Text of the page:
The past couple of years have seen a transformation in the way brands move into retail, with many choosing to dip their toes into retail through opening pop-up shops. Hardly a week goes by without another brand opening up a pop-up shop, usually in London. US premium womenswear label Kate Spade launched a pop-up store in October on Henrietta Street in London’s Covent Garden, while last month outerwear brand Barbour opened its first pop-up shop on Commercial Street in Spitalfields, east London, showcasing its Heritage collection. Although most tend to open for about a month, Boxpark will provide a longer shelf life with brands offered a lease for at least a year.

Most of the young fashion brands Drapers contacted said Boxpark has appeal. Religion brand director Jamie Lloyd says he is “definitely interested” in opening a shop.

“It offers a great alternative to the usual ways of getting into retail. It’s right by the new Shoreditch High Street tube stop and it’s an upcoming area of London. With lots of brands involved it’ll attract a lot of footfall,” he says.

Another young fashion brand’s sales director, who wishes to remain anonymous, says: “It’s a good idea if you’ve got a brand that is in its infancy and hasn’t got the finance to build a shopfit and set up a long-term presence somewhere. It’s a good way to experience retail because it’s all very well to get feedback from stockists on how your brand is doing, but you don’t know how it actually works through retail until you try it yourself.”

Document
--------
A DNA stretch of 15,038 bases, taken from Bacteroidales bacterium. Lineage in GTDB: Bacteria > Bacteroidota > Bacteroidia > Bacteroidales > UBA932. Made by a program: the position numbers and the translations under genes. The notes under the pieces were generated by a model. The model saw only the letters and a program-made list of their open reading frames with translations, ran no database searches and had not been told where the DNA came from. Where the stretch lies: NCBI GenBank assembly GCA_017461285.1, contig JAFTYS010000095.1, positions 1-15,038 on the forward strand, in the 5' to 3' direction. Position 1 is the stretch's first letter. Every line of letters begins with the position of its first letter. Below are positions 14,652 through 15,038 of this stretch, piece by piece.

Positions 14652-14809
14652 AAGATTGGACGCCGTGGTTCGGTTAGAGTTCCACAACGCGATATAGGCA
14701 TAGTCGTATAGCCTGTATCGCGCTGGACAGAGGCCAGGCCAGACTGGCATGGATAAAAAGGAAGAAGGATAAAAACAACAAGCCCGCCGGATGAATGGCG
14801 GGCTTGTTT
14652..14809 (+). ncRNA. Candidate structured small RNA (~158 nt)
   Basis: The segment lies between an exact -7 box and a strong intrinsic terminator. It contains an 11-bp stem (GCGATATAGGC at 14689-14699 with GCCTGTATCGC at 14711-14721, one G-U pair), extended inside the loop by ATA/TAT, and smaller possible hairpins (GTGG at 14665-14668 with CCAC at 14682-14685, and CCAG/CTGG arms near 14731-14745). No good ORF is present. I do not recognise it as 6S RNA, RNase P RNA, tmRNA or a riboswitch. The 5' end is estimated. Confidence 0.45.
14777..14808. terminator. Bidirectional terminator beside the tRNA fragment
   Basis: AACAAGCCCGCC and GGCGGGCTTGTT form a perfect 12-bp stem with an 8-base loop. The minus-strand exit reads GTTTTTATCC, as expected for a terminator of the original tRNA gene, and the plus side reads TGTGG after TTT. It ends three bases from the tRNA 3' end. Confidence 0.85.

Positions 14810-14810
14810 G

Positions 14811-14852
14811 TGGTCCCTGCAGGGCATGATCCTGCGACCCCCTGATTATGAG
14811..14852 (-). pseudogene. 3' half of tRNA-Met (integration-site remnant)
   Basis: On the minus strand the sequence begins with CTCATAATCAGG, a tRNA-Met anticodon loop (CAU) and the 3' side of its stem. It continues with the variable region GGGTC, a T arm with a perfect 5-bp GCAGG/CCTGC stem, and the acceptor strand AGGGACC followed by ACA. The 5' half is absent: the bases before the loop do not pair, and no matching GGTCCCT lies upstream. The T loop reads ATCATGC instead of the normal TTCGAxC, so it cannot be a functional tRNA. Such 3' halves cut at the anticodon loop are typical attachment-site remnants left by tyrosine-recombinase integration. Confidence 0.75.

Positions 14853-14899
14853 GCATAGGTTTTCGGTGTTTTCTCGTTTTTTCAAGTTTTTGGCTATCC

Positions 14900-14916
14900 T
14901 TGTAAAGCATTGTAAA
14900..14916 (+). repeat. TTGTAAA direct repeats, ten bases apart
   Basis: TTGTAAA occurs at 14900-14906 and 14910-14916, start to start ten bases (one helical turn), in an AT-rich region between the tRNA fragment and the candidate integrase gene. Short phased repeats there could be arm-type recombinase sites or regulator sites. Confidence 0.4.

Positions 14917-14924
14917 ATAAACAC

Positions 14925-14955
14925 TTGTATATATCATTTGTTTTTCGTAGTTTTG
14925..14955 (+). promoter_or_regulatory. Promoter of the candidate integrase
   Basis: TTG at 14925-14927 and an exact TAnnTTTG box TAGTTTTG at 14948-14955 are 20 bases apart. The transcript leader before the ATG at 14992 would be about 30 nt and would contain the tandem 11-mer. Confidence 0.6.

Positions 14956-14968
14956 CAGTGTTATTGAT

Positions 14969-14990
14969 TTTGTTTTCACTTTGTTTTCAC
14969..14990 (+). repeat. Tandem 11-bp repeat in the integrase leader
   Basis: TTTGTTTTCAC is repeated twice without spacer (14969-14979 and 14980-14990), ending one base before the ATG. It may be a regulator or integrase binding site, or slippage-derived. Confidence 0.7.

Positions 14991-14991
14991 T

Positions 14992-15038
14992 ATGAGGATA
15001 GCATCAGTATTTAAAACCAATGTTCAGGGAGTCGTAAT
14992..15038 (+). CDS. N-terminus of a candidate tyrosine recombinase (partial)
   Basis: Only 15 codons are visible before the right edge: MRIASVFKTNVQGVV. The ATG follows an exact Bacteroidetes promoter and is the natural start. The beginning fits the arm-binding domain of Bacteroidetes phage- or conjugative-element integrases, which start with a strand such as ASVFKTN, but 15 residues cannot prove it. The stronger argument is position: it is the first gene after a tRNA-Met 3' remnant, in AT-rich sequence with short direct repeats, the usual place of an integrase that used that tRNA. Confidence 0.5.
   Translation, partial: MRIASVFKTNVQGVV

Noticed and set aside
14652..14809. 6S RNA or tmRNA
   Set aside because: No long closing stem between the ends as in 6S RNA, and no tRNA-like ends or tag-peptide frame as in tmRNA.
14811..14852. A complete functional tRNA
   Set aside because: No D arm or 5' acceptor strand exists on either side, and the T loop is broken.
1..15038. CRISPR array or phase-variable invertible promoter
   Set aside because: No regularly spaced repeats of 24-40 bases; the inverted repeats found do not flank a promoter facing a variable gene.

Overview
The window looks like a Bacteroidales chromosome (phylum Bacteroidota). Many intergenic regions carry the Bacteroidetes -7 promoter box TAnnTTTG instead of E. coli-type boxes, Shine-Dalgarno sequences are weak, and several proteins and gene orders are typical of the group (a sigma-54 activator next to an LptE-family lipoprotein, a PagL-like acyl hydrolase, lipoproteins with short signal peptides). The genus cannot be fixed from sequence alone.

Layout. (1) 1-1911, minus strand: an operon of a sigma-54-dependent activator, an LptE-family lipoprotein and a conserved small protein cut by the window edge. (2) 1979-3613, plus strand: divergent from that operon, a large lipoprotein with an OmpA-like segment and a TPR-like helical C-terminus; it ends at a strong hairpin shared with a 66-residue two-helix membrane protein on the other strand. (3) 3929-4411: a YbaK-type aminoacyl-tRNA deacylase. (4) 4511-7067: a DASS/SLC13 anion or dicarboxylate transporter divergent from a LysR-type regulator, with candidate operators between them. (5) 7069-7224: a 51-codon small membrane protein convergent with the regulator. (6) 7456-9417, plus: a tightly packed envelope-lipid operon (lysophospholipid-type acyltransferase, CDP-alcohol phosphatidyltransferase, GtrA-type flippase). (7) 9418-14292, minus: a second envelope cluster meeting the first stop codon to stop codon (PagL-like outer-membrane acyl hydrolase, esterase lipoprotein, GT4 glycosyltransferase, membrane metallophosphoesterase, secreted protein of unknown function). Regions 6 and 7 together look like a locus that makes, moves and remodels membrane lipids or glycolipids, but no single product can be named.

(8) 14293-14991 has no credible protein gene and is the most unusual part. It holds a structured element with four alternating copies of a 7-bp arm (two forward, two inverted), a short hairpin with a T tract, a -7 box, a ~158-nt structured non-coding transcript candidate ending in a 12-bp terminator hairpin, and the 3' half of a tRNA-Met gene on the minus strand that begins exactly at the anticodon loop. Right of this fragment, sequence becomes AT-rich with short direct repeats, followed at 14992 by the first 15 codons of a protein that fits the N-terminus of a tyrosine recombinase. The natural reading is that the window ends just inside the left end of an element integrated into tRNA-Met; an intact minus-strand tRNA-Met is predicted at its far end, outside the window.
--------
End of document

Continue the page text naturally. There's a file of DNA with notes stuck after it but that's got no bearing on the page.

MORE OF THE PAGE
However, although Boxpark will no doubt help brands test the retail space at a relatively low cost, its container-unit approach means it could be difficult to get a brand image across to shoppers.

The young fashion sales director says: “A bigger brand isn’t going to be able to get any of the brand DNA across with a small store. How can they showcase their whole products and brand message?”

Hinton adds that if Wade is labelling Boxpark a “pop-up mall”, then consumers will expect the brand mix to be continually refreshed. “Brands are going to have to be creative in such a small space.”

Wade argues though that brands should always be striving to differentiate themselves through their collections first and foremost.

The right location

Vernon Etridge, international sales manager at short-order dress brand Yumi, says the location is attractive.

“There’s a good demographic around there and I quite like the concept of getting brands together. Plus, it’s better than being on the high street and then Republic [the branded young fashion chain] appearing next to you.”

Verdict Research analyst Maureen Hinton agrees there are advantages for brands in the Boxpark concept. “Shoreditch is the kind of area brands would want to go to as there are early adopters there and people are looking for more unique clothes,” she says. “It also gives young brands the opportunity to raise their exposure.”

While Shoreditch Boxpark remains in the forefront of Wade’s mind he does hope to open up a Boxpark in other major UK cities, such as Manchester, Birmingham and Brighton, as well as in cities worldwide.

For Wade this is an opportunity that goes beyond just making money. “Of course I want to make money but this is also about creating a venue for smaller brands which are starting to disappear.”

What’s in the Box?

  • Boxpark will open next August, with space for about 60 brands
  • Tenants will rent a store for at least a year
  • Most units will be 300 sq ft, but a few brands will be allowed to take over multiple units for a larger retail space
  • Rents will be about 50% lower than traditional store rents in the area